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What Makes the Quant on the Actual GMAT "Harder"? [#permalink]

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02 Apr 2003, 22:29

Hi everyone,

As this is my first post on this forum, I'd first like to commend BB and the gang for setting up a such a helpful and informative site (not to mention great-looking).

My question is to all those who have taken the GMAT - what is it about the quant. section that makes it more 'difficult'? On many posts on this and several other GMAT boards, I've seen the same post-mortem comment over and over: math on the actual GMAT is somewhat tougher than the math presented in OG/PowerPrep, Kaplan, PR, etc.

I'm not looking for actual questions or anything like that, but I'd just like to get a feel for how it differs from the guides we're all studying from. Is it the wording or complexity (e.g. multi-stage problems)? The time it takes to solve them? Greater focus on probability/perms./combs.? Or just outright weird questions? I've done fairly well on quant on the practice tests so far (49Q and 50Q on PP#1 and PP#2) but I'm wondering if I'm overestimating my ability... please share your thoughts. Thanks.

1. The actual test is a strong stress -- we all are nervous (many books advise to relax, but they don't advise how to do so. I know people who took the test just for training; nevertheless, their hands were shaking after the ordeal).
2. The GMAT likes to give several unusual problems abruptly.
3. I myself had a couple of problems that have no right answers among options. They confused and disbalanced me much.

1. The actual test is a strong stress -- we all are nervous (many books advise to relax, but they don't advise how to do so. I know people who took the test just for training; nevertheless, their hands were shaking after the ordeal). 2. The GMAT likes to give several unusual problems abruptly. 3. I myself had a couple of problems that have no right answers among options. They confused and disbalanced me much.

Actual GMAT Math takes more calculations, besides they like to mix different types of problems. I myself got a problem which was a mix of coordinate geometry, geometry, probability, and also several problems, which required the knowledge of some tricks in order to solve them quickly without wasting time.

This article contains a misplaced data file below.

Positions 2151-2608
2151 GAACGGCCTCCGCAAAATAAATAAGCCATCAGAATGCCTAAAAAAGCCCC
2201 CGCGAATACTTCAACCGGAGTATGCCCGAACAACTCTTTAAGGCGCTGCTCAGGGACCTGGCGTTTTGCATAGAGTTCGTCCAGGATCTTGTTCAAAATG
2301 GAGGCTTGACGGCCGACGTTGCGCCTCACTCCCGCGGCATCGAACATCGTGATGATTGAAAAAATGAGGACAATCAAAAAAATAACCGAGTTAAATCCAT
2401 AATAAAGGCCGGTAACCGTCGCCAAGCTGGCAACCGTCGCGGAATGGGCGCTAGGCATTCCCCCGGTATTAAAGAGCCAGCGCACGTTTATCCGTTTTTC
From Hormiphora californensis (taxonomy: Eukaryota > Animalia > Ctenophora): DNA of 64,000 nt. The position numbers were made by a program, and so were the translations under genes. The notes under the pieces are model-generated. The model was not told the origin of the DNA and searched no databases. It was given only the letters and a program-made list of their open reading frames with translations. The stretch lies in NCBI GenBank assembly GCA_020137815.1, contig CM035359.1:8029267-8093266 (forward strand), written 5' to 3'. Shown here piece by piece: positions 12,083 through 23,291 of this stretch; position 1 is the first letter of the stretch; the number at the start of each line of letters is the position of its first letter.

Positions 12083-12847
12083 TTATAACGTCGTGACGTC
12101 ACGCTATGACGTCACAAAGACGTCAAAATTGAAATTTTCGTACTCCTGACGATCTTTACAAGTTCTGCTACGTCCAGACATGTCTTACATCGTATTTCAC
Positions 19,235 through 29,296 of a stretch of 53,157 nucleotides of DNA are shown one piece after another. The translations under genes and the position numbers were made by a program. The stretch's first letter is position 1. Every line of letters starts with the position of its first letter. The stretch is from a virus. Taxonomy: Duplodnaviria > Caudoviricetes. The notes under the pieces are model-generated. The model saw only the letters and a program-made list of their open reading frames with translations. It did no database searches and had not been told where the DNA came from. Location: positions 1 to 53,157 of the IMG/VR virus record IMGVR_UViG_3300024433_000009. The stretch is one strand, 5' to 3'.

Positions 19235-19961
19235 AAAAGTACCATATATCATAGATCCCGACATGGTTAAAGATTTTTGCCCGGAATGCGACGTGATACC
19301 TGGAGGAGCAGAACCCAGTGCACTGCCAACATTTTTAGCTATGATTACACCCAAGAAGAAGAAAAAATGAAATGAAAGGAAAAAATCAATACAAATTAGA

Actual GMAT Math takes more calculations, besides they like to mix different types of problems. I myself got a problem which was a mix of coordinate geometry, geometry, probability, and also several problems, which required the knowledge of some tricks in order to solve them quickly without wasting time.

Hm... it seems I got away quite easily..

I had only one probability problem and the rest were pretty much "normal"....

I think time limit and just how much depends on the score is what makes it difficult and stressful.

I got two probability problems, two statistics and about 3 problems which were quite unusual and difficult.

It does look like GMAT is mutating.

I think they are trying to prevent people from being able to run though all the possible kinds of problems and this way "solve problems in advance"

I heard some rummor about a GMAT prep course in China - New Oriental School that they have people who go to the test center every month and memorize the test questions. (Sounds like a fun job to me). This way they can then charge $4,000 for a course.

I think this is what ETS wants to prevent - people like this and as the result everybody has to pay...

I fully agree with BB on this one. There's no shred of doubt in my mind that GMAT math is getting progressively more difficult over time. I ran through both POWERPREP simulations and Kaplan's CATs and found the actual GMAT quant. more difficult. In hindsight, I think I might have gotten bogged down on some experimental quants. As a result, I was short of time near the end. Keep in mind that they might be taking the overall 'increased' difficutly of the quant section into account. I received 690 and got only 64th percentile on the quant. Sure, I did very well on verbal, but I'm still suprised. I'd love to know how ETS' score engine works. For example, does a 45 quant and a 45 verbal always mean a certain overall score (e.g. 700), or are the individual section scaled scores meaningless, and only the overall is relevant. I think ETS should provide more info regarding score calculation.

I also agree, I took the test today and noticed that I had 2 graphs on the quant section. As far as I knew, they didn't have graphs in the past. Regardless, I also felt like the quant on the exam was much harder than the test prep material. I used Kaplan's math workbook and GMAT 800, and the quant was still very difficult for me. I ended up with a 600 overall, 48% quant and 82% verbal. It's good enough for me to get into my progam, so I'm pleased. And it only took me 3 times taking it.

I wrote ETS about it and the difficulty to them is still the same, unless you can show proof, don't say it is, your scaring people who haven't taken it.

If you can show to that to them, write them at gmat@ets.org

One thing to note is the level of math ETS says it will test.

The difficulty does not depend on whether problem appeared before or not. E.g. if a graph question comes up and it has not ever been on the GMAT before - it does not mean that it is more difficult - it is just different/new. It may be but just as well may not. If you prepare using tests - then for sure it is more difficult, but if you prepare using textbooks and you review the level you need to, I don't think the "new" questions will be as difficult.